How much student loan debt is too much?

Posted on 14 June 2022

Written by Samantha Galea

Student loan debt is undoubtedly a growing problem across Canada. Many Canadian students are not always clued up as to what exactly they are agreeing to when they take out a student loan, which leads to problems further down the line. Of course, a post-secondary education is extremely important for many, opening doors and unravelling a lifetime of opportunities. But how much does it actually cost? And how much student loan debt is too much? It all depends on who you ask. It is very much dependent on how much each borrower wants to risk, their goals, and their lifestyle. So, how do you decide when a student loan debt becomes too much? Although it may not seem like a big deal when you first take out a student loan, when it comes to making repayments, you could find yourself in hot water. In this article, we discuss how much student loan debt is too much, and how you can address any struggles when making repayments.

How much student loan is too much?

A general rule of thumb when it comes to the amount of student loan you should borrow is to borrow less than your first graduate salary. If you limit your student loan debt to whatever you expect to earn in your first year’s salary, you should be able to repay your student loan debt in the average timeframe for repayment in Canada of 9.5 years. If you borrow any more, you could well struggle to make your student loan payments and may require an extended repayment timeframe or a reduction in repayment cost which could take many more years to repay. Although it is difficult to estimate exactly what you can expect to earn in your first graduate job, you can get a good idea by speaking to your tutors and using LinkedIn Salary. Using this tool, you can discover the average wages for different roles and career paths in your field to give you an estimation.

How can you calculate your monthly payments?

Before you take out your student loan, you should work on calculating what your monthly repayments are likely to look like. This is to help you prevent over-borrowing on your student loan. If you know what to expect when it comes to your monthly repayments, you can establish how this will look when taken from your monthly earnings in your first job. It can help to make your student loan payments seem a little more realistic, and have you thinking about the future. For example, if you are studying to be a doctor or an accountant, a higher monthly student loan payment may be feasible, although it could be more difficult for a musician or an artist. In order to calculate your monthly student loan payments, conservatively use an average graduate salary and base your monthly payments across 9.5 years, in line with the average time it takes a Canadian to make their student loan repayments.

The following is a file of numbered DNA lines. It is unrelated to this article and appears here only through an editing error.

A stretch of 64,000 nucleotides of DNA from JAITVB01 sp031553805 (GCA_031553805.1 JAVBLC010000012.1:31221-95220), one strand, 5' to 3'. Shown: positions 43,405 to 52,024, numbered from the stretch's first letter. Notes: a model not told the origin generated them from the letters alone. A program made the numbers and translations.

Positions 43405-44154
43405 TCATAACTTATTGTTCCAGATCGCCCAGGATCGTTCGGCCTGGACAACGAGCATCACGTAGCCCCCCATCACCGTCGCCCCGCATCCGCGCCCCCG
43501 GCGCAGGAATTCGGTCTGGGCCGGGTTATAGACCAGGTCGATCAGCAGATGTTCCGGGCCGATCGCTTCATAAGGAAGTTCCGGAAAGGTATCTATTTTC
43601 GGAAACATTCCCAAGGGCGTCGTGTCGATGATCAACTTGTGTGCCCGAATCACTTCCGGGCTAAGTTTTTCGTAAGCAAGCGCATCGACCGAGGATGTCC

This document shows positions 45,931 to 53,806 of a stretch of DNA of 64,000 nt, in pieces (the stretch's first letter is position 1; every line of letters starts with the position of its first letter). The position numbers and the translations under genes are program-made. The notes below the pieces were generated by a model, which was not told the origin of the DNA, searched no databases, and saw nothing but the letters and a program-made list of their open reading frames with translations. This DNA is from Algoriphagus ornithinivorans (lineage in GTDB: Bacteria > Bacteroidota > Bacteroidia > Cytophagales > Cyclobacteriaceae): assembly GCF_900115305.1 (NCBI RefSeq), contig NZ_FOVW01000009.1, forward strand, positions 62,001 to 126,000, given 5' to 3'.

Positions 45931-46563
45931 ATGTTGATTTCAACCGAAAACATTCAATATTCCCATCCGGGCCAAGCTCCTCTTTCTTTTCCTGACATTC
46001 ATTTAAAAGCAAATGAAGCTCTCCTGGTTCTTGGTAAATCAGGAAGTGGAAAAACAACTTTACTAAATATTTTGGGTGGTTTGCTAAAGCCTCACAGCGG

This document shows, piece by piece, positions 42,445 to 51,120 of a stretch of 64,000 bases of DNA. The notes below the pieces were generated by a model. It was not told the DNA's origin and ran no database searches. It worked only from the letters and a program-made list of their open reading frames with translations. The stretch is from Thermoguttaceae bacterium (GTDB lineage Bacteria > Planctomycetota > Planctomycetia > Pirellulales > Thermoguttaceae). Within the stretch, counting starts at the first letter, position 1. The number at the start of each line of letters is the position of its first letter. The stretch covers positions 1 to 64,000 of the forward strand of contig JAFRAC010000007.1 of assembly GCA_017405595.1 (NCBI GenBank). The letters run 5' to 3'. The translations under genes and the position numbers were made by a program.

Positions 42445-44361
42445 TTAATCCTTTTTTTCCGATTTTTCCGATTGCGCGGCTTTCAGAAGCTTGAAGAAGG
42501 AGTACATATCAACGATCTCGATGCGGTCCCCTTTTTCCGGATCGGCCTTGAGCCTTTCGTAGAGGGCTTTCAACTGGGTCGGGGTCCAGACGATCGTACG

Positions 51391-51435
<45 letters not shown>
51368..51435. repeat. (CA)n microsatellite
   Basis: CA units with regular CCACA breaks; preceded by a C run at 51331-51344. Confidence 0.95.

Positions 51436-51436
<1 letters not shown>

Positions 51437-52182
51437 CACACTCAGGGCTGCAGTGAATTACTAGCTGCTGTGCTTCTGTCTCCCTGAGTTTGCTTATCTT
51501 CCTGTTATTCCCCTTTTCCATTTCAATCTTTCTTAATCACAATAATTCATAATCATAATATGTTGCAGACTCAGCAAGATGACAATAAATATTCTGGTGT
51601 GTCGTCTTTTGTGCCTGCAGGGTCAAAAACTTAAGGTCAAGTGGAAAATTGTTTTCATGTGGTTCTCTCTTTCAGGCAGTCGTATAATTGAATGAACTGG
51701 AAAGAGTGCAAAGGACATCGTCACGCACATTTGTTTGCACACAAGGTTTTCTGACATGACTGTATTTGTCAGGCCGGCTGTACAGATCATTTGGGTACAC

How can you borrow less student loan?

As well as considering what you can realistically borrow for your student loan, there are some strategies you can implement to try and borrow less. For instance, it is worth comparing the cost of courses from college to college. Perhaps there are additional grants and scholarships available at some colleges which you are applicable for, but not at others. This may help to bring clarity to you on the best college for you, and the best deal. From this point, it is then important to only borrow what you need when it comes to a student loan, and not borrow further amounts for additional yet unnecessary costs like vacations or luxury items. The more you can cut back when it comes to the initial borrowing phase, the easier and more comfortable it will be for you to repay later down the line. If it is possible for you to take on part-time or temporary employment while a student, this too could prevent you from borrowing even more.